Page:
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The age of winner-take-all cities

Data: Bureau of Economic Analysis; Interactive: Lazaro Gamio/Axios

For all the talk of American cities undergoing a renaissance, economic success has been concentrated in a few standout metropolises while the rest either struggle to keep up or fall further behind.

Why it matters: This winner-take-all dynamic has led to stark inequalities and rising tensions — both inside and outside city limits — that are helping to drive our politics off the rails.

  • The new and best-paying jobs are clustered in cities like San Francisco, New York and Seattle.
  • A widening chasm separates them and struggling post-industrial ones like Cleveland, Detroit and Newark.
  • And distressed areas are fading as their populations age and young workers head to coastal cities.

The top 25 metro areas (out of a total of 384) accounted for more than half of the U.S.'s $19.5 trillion GDP in 2017, according to an Axios analysis of Bureau of Economic Analysis data.

The big picture: Modern cities wield more power on the global stage than ever before, simultaneously serving as tech testbeds, policy pioneers and economic experiments.

But cities also sit at the crux of some deepening divides.

  • Cities vs. small towns: In Texas, almost all the net growth in jobs from the "Texas Miracle" went to four metros — Austin, Dallas, Houston and San Antonio — while the state's poorer, smaller towns saw no growth or losses, NYT reports.
  • Cities vs. companies: San Francisco voters approved two ballot measures raising taxes on businesses to bring in as much as $500 million in tax revenue, but they're mired in ongoing court battles that may go to the state's Supreme Court, the SF Chronicle reports.
  • Rich vs. poor: Escalating housing prices are creating urban fault lines between those who can afford a home of any size and those priced out. The median home value is more than $1 million in more than 200 U.S. cities.
  • Cities vs. suburbs: Some Sunbelt suburbs are now growing twice as fast as nearby cities, WSJ reports, as millennials look for alternatives.

As some places pull ahead, the widening urban-rural gap helps drive today's political polarization.

  • "Because of this geographic divide, American elections have come to be seen as high-stakes sectional battles pitting the interests and identities of cities and inner suburbs against those of exurbs and the rural periphery," Stanford political science professor Jonathan Rodden writes in his book "Why Cities Lose."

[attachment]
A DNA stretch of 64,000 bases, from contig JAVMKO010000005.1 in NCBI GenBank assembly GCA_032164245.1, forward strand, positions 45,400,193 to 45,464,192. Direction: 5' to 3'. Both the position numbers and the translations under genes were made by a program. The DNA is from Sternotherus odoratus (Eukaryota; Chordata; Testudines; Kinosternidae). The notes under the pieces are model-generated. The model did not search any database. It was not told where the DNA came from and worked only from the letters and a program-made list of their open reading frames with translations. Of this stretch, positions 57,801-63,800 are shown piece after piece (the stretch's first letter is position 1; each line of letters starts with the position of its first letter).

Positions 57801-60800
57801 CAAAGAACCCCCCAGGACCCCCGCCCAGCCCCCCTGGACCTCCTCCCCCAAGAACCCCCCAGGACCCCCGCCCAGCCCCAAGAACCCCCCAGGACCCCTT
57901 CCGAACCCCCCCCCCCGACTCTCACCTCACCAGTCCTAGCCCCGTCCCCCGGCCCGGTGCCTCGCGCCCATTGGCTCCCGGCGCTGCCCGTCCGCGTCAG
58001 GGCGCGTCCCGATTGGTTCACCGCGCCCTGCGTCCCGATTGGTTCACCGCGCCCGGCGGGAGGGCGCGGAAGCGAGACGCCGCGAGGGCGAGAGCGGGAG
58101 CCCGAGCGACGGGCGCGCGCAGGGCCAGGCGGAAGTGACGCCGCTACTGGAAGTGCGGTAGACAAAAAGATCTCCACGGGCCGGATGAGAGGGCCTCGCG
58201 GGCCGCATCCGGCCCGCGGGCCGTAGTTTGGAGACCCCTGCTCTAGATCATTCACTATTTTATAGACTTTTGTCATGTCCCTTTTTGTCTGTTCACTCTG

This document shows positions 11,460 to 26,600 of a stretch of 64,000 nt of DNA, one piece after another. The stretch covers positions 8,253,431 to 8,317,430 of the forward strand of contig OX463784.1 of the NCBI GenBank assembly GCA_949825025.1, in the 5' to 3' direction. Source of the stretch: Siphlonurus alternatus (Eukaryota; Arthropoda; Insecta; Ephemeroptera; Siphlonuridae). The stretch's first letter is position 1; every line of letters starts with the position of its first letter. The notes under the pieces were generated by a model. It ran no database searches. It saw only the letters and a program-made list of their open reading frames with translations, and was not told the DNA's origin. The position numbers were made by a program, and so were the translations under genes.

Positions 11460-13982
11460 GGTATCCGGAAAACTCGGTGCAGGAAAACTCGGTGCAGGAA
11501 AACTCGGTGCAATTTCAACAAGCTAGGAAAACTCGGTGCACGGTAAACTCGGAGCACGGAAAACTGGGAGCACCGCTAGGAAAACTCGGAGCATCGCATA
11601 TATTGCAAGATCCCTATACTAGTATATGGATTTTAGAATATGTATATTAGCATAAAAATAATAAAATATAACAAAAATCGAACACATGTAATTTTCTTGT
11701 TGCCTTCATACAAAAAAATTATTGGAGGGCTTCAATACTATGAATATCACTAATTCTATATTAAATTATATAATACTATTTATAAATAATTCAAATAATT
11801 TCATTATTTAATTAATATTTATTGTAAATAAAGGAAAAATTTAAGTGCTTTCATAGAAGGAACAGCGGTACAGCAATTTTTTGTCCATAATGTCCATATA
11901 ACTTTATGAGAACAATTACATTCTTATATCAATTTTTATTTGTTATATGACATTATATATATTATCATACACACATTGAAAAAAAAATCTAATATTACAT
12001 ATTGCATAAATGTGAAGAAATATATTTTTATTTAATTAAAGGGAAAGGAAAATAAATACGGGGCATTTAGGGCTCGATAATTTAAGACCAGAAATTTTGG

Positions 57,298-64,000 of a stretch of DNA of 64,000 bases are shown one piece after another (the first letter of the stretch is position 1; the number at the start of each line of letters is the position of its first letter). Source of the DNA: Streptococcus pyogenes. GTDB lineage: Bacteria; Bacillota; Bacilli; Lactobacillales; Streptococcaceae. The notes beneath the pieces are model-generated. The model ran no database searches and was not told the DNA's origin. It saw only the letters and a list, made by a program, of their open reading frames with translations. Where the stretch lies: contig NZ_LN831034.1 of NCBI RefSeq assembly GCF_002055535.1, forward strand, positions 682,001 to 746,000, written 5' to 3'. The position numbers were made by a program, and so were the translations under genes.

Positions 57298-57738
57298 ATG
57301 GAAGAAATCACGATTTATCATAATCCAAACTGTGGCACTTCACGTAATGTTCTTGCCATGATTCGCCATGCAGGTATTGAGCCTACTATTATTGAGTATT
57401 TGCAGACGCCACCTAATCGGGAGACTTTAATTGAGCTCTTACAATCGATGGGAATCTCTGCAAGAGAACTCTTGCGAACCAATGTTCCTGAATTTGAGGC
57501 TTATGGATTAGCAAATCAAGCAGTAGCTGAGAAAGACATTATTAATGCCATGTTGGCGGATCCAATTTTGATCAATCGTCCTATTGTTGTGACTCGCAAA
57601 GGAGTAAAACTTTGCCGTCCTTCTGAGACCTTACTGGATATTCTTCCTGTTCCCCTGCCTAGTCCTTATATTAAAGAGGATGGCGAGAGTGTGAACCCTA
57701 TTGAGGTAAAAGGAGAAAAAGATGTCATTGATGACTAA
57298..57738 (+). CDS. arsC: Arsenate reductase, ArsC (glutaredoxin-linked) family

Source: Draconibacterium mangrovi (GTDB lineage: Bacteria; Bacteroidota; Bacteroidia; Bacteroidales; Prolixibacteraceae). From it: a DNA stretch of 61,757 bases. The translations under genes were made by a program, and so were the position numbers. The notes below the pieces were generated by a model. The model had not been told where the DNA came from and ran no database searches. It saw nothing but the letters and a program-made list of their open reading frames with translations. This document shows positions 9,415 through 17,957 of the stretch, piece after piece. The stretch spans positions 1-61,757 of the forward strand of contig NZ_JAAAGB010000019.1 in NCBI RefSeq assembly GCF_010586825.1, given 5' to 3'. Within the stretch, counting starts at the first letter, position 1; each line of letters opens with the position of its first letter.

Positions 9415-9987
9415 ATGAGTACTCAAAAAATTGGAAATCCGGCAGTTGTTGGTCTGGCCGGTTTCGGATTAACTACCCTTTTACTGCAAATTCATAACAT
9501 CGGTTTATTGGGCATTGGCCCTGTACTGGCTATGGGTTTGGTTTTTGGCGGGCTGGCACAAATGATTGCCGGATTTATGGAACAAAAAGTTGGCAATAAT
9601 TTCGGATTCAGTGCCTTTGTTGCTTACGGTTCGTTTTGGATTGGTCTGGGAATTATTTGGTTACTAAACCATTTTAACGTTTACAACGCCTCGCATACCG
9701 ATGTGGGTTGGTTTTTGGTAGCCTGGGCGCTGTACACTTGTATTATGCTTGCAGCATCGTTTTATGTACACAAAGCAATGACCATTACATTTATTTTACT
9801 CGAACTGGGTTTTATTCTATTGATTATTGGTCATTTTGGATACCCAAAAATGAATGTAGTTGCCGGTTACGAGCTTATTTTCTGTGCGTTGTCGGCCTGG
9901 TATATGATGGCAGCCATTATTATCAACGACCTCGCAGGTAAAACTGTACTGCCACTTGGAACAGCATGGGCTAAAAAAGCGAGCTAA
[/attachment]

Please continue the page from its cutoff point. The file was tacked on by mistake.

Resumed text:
Democrats hold majorities in dense city centers, while Republicans pick up more votes at the edge of urban cores, increasing into the suburbs and reaching majority status in surrounding rural areas.

  • Struggling areas were key to President Trump's 2016 victory, and he has criticized some of the most successful U.S. cities — where voters largely rejected him — as decaying hubs for crime, homelessness and filth.
  • "This is the liberal establishment. This is what I'm fighting," Trump recently told Fox News' Tucker Carlson. "It's a terrible thing that's taking place."

The tech industry, confronting its own winner-take-all backlash, is often the scapegoat for gentrification and out-of-control housing prices in superstar cities — particularly in the San Francisco Bay Area and Seattle.

  • There is a correlation between the concentration of tech startups and higher levels of wage inequality, University of Toronto professor Richard Florida points out in his book, "The New Urban Crisis."
  • Yet he also found that, while urban tech workers put pressure on real estate, the industry is also a huge driver of jobs and tax revenues.

Yes, but: Only a handful of places have reaped the benefits of the tech boom. Even Amazon's HQ2 went to top-tier locales, despite more than 200 applicants from all corners of the country.

Meanwhile: Technology is being injected into urban life at every street corner in the form of sensors, cameras, wireless antennas and data-guzzling apps galore. That could create new hurdles to equitable access to basic services.

"Technology is already challenging the very fabric of how city-dwellers interact with each other, for better and obviously also for worse. We've seen how digital tools can magnify existing inequalities and biases."
— Hollie Russon Gilman, fellow at New America Foundation

The bottom line: Economic opportunity for most Americans increasingly hinges on one factor: where you live.

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